propellant grain and the case insulation3 the case insulation
which provides thermal protection to the case from
combustion products and also structurally supports the
propellant grain with the motor case. "ny one of these
structural elements may become the weakest link in the
propellant grain structure. " rocket motor case is used only
for a short duration during flight#4%.

Fig 1 *ross0section of a typical rocket motor' 1"2 chamber3 1+2
head end dome3 1*2 no55le3 162 igniter3 1.2 no55le convergent
portion3 1F2 no55le divergent portion3 1&2 port3 1-2 inhibitor3
1)2 no55le throat insert3 172 lining3 182 insulation3
1(2 propellant3 192 no55le exit plane31:2 S);* system3
1O2 segment !oint.

-ead end sub0assembly is a part of motor case is as shown in
the Fig 4. )t consists of four main parts 1$2 <0=ing1shown in
Fig.>2, 142 6ome1shown in fig.?2 ,1@2 )gniter boss1shown in
fig.A2 and the 1>2 fore0skirt ring 1shown in fig.B2 which have to
be welded together with a specified tolerance and quality. )t is
the main part of the motor case where the actual initial
ignition to produce the thrust in the rocket motor case takes
place. )t is made up of 9araging steel material. )t is one of the
most popular material used in the aerospace field. he cad
model of the -ead end sub0assembly is as shown in fig 4.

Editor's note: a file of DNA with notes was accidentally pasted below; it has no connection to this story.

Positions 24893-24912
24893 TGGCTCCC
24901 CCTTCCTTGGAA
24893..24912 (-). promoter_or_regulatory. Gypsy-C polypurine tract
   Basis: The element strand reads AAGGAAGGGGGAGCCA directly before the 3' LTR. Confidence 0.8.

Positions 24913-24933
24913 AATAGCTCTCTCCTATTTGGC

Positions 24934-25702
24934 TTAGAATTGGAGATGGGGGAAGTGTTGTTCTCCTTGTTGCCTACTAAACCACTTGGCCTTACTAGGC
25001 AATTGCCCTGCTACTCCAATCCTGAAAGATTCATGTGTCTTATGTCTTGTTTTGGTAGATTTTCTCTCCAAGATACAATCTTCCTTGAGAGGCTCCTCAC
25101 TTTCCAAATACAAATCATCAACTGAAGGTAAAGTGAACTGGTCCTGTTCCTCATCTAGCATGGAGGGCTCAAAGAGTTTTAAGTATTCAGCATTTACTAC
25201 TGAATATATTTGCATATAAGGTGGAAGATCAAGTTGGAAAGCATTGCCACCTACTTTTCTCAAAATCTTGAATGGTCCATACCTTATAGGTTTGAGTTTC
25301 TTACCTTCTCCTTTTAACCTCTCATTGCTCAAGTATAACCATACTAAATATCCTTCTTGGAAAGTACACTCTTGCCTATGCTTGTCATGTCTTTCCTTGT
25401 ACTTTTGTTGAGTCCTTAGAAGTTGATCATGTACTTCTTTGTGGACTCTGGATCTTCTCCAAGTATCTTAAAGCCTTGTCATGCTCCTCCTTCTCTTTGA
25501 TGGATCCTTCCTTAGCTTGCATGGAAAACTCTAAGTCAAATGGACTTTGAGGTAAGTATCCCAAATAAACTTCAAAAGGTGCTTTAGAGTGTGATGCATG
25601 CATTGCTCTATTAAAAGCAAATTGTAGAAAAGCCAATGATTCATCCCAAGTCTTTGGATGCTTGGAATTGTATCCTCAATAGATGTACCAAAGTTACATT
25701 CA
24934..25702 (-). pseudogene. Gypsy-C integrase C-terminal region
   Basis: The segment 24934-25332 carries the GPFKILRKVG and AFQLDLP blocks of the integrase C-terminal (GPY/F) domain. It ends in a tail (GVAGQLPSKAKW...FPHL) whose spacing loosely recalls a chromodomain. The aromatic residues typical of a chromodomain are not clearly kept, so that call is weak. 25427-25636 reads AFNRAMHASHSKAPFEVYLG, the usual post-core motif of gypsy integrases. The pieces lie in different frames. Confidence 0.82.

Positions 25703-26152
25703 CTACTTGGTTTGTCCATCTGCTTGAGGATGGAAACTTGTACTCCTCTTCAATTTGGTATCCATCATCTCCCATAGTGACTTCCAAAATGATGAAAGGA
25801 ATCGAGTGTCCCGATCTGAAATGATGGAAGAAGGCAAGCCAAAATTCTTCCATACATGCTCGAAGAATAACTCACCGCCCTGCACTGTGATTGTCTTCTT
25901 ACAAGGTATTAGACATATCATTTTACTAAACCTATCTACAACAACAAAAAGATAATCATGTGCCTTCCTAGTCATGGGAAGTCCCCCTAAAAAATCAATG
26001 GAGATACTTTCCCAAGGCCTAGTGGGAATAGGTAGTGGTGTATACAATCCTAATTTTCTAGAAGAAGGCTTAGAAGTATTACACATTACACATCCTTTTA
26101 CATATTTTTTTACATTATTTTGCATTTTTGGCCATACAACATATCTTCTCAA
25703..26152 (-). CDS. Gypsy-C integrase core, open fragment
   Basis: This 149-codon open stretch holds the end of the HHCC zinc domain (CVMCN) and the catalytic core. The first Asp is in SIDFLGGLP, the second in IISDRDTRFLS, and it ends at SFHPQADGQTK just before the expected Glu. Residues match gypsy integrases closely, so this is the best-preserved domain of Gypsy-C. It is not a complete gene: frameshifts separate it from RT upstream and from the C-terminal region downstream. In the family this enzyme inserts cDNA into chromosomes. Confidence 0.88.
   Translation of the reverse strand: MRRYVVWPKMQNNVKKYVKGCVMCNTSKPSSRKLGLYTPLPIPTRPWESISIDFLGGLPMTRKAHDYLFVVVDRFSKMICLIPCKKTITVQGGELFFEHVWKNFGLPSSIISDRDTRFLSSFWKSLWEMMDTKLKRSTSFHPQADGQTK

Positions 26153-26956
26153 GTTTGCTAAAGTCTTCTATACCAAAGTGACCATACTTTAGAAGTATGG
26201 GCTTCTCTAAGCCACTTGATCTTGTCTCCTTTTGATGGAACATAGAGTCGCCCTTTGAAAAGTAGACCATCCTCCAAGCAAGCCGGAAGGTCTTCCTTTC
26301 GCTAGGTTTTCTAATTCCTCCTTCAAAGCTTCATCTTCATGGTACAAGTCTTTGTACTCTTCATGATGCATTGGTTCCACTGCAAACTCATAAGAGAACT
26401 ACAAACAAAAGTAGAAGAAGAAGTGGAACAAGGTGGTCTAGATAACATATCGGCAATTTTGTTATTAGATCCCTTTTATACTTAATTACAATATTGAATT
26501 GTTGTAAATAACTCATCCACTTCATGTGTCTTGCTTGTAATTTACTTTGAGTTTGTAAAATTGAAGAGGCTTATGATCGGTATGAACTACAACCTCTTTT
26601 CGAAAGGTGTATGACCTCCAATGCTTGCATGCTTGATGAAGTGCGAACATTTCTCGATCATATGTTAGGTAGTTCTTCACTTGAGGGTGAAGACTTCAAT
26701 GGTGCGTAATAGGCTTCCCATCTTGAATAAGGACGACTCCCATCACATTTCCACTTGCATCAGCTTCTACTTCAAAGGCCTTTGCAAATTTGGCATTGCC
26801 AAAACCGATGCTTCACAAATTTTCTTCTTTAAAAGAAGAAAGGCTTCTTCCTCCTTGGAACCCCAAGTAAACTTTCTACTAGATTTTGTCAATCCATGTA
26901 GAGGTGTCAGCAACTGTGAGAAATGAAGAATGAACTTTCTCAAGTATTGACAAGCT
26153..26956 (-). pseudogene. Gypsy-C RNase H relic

)n order to keep in track with the tolerance and the quality
of weld a proper welding fixture has to be designed. he
copper0arsenic back0up support bar with purging facility
which blows out the hot gas with the influence of high
pressurised inert gas blown into the groove machined exactly
below the weld line 1a tiny hole is provided for heat to escape
during welding2 is used in order to maintain the quality of the
weld by rapid cooling. he heat evolved during the welding is
taken by the copper0arsenic bar due to its property of high
thermal conductivity and the provided purging holes will
make way for the heat to escape into the atmosphere#@%.


Fig 2 -ead .nd Sub0"ssembly
3 LITERATURE REVIEW
Siva Sankara =a!u = et. al #>% have reported the material
properties of the maraging steel and :i6) #B% has been used to
work on the welding and its weld parameters of maraging
steel.
9 * 9ittal et al #@% have experimented successfully on
the &"1&as ungsten "rc2 welding of maraging steel using
the copper back0up plate with the purging facility to analy5e
the fracture toughness.
9.;arul et al #?% have examined the effect of welding
fixture to prevent the weld distortion, which are very much
taken into consideration while designing the welding fixture.
-ui ,ang et al #A% have reported the direct impact of
fixture on the product manufacturing quality, productivity
and cost. he methodology of building a fixture has been
reported, which will be a guideline to design the welding
fixture.
)ain +oyle et al #C% have stated the basic fixture design
principle, the flow chart of the design steps to design the weld